Edward VII

The stamps of the British Commonwealth had a tradition of portraying only the ruling monarch. This tradition continued right up through the early Queen Elizabeth era and now most British Commonwealth stamps have the Queen’s portrait along with some commemorative design. In the 171 years of philatelic issues there have only been five monarchs on British Commonwealth stamps. After 61 years of philatelic fame Queen Victoria was replaced on the throne by her son King Edward VIII. This was the first royal transition in philately and there was no tradition over how it would be handled. Would the current issues continue to be on sale until the supplies were exhausted? Would the Victoria issues be reprinted until there was a call for new rates and new issues? The decision that was made that the older monarch’s stamps would be replaced as soon as was expedient with new stamps picturing the current reigning monarch.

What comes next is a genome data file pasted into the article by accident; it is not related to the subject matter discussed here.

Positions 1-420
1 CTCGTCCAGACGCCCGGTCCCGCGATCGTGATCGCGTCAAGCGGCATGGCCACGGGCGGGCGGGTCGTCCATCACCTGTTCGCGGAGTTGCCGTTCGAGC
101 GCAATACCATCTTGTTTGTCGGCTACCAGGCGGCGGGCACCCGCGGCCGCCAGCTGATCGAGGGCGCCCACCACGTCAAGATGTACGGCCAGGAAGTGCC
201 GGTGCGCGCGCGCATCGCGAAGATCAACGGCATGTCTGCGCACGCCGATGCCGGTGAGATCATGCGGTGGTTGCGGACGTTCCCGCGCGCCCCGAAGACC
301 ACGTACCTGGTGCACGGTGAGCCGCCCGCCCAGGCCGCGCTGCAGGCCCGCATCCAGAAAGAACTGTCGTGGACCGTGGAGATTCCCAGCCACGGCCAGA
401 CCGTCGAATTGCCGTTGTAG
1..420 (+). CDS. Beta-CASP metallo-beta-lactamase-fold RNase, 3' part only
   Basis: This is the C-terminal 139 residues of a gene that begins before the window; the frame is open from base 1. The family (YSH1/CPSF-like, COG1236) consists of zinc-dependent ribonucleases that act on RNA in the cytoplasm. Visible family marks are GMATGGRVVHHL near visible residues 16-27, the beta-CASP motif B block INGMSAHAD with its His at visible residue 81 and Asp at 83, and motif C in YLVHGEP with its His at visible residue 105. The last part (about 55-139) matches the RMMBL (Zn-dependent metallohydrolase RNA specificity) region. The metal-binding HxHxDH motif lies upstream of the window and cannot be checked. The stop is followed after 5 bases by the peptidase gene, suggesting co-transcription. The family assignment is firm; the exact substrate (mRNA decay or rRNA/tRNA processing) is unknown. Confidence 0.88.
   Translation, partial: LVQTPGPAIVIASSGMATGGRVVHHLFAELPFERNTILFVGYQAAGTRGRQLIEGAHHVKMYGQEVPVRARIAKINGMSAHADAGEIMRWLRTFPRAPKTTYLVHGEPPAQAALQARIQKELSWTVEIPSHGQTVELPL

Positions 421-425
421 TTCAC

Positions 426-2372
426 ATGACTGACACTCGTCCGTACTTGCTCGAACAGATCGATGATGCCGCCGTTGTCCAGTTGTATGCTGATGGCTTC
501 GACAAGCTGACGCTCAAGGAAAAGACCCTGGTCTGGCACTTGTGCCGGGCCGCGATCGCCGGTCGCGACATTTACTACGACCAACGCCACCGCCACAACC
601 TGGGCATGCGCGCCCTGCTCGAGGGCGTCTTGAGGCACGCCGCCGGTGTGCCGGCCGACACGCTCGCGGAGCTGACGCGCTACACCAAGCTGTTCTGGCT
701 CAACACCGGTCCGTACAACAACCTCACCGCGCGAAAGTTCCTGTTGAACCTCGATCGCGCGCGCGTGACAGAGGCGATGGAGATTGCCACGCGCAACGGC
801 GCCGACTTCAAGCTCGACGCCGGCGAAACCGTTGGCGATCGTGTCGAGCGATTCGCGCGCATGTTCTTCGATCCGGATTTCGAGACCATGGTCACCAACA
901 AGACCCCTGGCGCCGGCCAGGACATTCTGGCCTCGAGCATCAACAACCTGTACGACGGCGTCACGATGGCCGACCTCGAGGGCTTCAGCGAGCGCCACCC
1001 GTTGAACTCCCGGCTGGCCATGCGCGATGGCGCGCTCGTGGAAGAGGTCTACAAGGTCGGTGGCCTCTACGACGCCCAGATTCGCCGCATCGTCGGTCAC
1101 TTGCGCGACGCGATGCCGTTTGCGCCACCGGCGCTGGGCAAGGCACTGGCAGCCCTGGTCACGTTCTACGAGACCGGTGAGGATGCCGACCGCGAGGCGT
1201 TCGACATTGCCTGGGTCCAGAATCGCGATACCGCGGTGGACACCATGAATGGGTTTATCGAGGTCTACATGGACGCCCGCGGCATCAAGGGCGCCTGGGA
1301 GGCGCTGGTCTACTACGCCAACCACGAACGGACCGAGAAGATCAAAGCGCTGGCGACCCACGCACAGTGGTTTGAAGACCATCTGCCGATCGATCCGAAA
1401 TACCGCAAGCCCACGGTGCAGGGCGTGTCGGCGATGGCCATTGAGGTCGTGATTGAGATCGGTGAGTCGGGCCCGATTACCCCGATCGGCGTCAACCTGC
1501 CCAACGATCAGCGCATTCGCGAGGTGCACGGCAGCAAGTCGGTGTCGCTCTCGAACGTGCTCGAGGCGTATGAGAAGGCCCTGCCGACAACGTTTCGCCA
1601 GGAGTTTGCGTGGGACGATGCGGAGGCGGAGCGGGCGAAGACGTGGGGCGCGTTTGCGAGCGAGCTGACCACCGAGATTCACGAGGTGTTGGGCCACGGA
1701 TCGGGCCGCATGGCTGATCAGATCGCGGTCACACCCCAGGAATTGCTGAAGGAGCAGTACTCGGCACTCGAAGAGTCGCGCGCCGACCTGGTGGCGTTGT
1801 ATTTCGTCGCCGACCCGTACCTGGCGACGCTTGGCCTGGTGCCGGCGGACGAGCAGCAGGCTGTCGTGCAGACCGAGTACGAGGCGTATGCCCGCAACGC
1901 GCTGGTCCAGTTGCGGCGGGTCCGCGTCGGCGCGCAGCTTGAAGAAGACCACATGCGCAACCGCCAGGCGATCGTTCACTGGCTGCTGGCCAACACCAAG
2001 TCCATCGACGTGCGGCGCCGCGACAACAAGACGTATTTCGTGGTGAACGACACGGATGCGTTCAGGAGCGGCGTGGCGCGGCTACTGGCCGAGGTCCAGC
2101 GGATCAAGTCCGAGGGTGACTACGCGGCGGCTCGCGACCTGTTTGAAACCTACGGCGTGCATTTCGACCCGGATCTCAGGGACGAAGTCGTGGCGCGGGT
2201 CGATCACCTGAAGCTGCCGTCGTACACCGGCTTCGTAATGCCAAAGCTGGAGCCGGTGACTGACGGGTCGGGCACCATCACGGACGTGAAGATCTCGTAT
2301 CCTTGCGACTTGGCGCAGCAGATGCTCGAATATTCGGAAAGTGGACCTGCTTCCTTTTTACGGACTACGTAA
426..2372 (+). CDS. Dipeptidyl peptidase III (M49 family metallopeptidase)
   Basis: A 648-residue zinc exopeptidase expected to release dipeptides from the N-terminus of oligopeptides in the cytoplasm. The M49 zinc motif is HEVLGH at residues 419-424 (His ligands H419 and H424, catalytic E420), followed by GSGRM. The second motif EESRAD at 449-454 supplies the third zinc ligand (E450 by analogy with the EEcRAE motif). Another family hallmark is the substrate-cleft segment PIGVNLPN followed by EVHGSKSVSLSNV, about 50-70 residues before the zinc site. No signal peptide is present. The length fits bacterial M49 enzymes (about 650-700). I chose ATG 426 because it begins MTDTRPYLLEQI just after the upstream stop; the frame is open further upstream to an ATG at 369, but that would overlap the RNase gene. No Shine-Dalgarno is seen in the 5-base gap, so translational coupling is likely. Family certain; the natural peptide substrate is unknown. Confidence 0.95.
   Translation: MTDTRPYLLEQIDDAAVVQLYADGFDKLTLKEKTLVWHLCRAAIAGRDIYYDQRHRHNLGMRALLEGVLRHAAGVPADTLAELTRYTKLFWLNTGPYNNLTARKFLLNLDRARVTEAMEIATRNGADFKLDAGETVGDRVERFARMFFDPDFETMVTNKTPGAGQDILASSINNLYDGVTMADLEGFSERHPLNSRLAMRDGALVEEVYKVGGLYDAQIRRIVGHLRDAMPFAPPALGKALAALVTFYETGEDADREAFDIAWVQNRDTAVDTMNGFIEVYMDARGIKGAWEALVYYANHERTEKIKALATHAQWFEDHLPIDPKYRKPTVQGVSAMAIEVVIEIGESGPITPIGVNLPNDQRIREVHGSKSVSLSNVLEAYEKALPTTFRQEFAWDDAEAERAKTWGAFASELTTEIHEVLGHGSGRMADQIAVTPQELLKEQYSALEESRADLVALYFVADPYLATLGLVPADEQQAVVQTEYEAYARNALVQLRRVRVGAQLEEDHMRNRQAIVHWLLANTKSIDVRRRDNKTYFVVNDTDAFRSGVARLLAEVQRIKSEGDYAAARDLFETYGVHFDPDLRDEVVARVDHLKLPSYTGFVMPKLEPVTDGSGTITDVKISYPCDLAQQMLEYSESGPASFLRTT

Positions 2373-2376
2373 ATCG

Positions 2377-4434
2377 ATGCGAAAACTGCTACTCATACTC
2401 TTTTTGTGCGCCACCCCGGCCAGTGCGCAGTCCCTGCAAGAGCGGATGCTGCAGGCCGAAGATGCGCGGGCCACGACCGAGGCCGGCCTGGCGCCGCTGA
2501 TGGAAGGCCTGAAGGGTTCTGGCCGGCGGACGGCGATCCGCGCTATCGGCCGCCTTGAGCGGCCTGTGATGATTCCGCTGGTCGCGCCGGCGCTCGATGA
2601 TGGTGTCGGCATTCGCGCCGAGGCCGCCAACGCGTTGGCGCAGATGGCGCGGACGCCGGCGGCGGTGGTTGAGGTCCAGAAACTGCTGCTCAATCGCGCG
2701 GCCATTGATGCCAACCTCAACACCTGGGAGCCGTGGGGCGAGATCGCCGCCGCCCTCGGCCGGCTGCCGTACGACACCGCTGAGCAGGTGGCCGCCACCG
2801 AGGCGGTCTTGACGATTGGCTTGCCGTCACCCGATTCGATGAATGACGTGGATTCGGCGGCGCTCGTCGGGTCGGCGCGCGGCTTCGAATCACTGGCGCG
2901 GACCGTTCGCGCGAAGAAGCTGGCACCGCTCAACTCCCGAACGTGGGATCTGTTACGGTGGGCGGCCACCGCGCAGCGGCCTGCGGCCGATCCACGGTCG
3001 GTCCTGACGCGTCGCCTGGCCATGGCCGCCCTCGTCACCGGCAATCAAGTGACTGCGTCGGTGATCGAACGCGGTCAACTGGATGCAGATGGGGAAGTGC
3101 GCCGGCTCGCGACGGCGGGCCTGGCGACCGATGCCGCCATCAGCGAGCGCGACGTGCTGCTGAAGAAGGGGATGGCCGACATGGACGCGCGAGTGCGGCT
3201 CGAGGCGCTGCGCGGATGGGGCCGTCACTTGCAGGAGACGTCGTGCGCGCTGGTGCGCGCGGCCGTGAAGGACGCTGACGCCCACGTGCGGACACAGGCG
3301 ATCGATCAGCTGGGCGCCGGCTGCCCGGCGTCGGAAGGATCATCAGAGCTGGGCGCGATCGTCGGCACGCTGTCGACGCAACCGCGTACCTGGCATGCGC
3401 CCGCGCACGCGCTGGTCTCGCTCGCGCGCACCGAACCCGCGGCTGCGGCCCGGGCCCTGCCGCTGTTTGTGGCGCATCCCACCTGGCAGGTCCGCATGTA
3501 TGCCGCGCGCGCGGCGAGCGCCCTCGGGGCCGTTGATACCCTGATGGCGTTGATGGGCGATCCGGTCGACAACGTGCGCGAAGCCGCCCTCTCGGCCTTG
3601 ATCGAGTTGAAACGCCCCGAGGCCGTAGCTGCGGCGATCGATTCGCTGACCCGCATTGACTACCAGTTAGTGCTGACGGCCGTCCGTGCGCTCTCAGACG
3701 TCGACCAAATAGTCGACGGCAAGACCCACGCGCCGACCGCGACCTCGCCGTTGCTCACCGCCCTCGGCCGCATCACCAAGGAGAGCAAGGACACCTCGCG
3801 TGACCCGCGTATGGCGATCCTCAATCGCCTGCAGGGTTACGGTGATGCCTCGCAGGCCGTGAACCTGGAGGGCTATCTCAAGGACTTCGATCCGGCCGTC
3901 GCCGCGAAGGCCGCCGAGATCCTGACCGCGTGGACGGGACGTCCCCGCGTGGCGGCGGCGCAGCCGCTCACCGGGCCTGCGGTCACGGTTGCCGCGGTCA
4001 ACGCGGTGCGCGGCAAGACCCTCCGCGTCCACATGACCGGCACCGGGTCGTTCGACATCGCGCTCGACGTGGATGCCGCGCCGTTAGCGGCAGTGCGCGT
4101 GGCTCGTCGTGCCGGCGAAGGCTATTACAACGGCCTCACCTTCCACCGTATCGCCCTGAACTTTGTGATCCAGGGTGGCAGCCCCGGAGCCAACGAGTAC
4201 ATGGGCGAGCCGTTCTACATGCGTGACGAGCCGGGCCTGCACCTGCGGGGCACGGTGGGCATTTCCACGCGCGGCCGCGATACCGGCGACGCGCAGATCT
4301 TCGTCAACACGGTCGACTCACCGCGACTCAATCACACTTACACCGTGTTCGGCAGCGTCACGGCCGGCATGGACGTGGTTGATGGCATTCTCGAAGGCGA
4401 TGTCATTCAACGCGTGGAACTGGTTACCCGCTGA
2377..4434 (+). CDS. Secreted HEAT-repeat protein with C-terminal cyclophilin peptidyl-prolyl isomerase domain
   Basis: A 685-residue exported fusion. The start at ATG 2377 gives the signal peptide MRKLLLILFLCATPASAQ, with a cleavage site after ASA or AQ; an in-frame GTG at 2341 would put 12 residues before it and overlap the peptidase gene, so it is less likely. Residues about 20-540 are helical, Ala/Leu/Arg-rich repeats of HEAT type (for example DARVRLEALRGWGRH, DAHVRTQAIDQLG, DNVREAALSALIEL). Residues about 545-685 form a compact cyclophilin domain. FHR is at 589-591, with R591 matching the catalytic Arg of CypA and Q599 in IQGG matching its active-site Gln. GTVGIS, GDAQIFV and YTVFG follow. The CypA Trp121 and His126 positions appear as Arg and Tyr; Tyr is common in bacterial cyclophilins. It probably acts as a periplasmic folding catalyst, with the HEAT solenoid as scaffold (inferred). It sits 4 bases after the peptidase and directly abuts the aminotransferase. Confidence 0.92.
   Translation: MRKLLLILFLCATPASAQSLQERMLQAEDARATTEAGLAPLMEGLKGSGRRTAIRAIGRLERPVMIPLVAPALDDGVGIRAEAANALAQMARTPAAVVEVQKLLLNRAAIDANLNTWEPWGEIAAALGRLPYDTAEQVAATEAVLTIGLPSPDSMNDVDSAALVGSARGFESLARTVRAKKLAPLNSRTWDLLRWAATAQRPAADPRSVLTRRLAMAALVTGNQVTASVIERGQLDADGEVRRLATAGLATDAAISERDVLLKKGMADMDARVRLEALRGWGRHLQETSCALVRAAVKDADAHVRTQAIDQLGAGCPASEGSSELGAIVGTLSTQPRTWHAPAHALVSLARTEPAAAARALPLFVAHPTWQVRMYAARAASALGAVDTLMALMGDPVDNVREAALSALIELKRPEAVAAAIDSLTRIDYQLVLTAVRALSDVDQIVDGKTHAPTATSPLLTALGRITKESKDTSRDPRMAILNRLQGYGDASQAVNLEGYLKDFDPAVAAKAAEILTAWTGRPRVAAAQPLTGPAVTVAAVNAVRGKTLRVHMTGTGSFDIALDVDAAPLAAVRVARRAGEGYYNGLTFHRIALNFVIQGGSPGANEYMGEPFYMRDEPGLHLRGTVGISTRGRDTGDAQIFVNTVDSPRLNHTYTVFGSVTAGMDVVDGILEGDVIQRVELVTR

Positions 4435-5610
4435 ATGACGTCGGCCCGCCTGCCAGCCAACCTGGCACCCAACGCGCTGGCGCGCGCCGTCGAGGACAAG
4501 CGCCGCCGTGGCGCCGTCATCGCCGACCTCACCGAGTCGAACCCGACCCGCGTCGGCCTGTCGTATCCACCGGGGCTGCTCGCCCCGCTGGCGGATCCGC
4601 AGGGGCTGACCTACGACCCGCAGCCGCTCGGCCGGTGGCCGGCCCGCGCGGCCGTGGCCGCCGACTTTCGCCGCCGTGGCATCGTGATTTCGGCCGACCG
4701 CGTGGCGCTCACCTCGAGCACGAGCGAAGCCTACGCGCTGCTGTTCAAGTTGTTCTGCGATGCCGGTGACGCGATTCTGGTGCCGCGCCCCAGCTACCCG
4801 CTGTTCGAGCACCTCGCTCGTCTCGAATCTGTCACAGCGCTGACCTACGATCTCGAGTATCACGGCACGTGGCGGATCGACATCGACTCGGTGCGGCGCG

Throughout the Commonwealth hundreds of stamp plates had to be redesigned, millions of stamps recalled and destroyed, and new stamps issued and distributed. This became the protocol for the succession of George V, George VI and Queen Elizabeth and will no doubt be the case when Elizabeth gives up the throne. There is no world wide event with as much philatelic impact as the change in the monarch of Great Britain. The only reason that we are unaware of it today is that the Commonwealth has had the same monarch now for nearly sixty years.

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